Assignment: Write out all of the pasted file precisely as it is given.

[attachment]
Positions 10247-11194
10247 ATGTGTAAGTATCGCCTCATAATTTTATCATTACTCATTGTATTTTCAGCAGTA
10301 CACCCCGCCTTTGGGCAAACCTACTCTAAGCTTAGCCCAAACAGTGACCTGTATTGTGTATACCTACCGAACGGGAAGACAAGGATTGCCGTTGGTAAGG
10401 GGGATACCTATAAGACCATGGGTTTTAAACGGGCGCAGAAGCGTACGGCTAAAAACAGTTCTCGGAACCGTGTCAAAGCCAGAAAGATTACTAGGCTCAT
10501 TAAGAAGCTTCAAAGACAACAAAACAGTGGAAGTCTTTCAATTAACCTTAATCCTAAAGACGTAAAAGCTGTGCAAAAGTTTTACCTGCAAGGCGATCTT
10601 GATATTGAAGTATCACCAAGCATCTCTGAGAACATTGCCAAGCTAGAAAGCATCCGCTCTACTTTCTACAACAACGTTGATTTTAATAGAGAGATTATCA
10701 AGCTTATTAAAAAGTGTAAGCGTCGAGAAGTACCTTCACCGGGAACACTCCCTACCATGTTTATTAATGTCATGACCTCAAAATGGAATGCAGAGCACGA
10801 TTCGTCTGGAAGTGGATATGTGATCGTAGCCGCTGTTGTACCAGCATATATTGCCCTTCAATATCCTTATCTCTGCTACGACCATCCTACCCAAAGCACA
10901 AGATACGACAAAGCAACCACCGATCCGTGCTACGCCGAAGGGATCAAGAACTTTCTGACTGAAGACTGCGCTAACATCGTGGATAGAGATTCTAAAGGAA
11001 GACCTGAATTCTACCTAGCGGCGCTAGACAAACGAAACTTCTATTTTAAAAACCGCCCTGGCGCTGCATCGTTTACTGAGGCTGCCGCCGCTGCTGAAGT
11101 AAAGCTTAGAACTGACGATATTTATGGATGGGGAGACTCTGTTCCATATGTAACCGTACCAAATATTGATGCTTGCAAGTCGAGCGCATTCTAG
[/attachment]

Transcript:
Positions 10247-11194
10247 ATGTGTAAGTATCGCCTCATAATTTTATCATTACTCATTGTATTTTCAGCAGTA
10301 CACCCCGCCTTTGGGCAAACCTACTCTAAGCTTAGCCCAAACAGTGACCTGTATTGTGTATACCTACCGAACGGGAAGACAAGGATTGCCGTTGGTAAGG
10401 GGGATACCTATAAGACCATGGGTTTTAAACGGGCGCAGAAGCGTACGGCTAAAAACAGTTCTCGGAACCGTGTCAAAGCCAGAAAGATTACTAGGCTCAT
10501 TAAGAAGCTTCAAAGACAACAAAACAGTGGAAGTCTTTCAATTAACCTTAATCCTAAAGACGTAAAAGCTGTGCAAAAGTTTTACCTGCAAGGCGATCTT
10601 GATATTGAAGTATCACCAAGCATCTCTGAGAACATTGCCAAGCTAGAAAGCATCCGCTCTACTTTCTACAACAACGTTGATTTTAATAGAGAGATTATCA
10701 AGCTTATTAAAAAGTGTAAGCGTCGAGAAGTACCTTCACCGGGAACACTCCCTACCATGTTTATTAATGTCATGACCTCAAAATGGAATGCAGAGCACGA
10801 TTCGTCTGGAAGTGGATATGTGATCGTAGCCGCTGTTGTACCAGCATATATTGCCCTTCAATATCCTTATCTCTGCTACGACCATCCTACCCAAAGCACA
10901 AGATACGACAAAGCAACCACCGATCCGTGCTACGCCGAAGGGATCAAGAACTTTCTGACTGAAGACTGCGCTAACATCGTGGATAGAGATTCTAAAGGAA
11001 GACCTGAATTCTACCTAGCGGCGCTAGACAAACGAAACTTCTATTTTAAAAACCGCCCTGGCGCTGCATCGTTTACTGAGGCTGCCGCCGCTGCTGAAGT
11101 AAAGCTTAGAACTGACGATATTTATGGATGGGGAGACTCTGTTCCATATGTAACCGTACCAAATATTGATGCTTGCAAGTCGAGCGCATTCTAG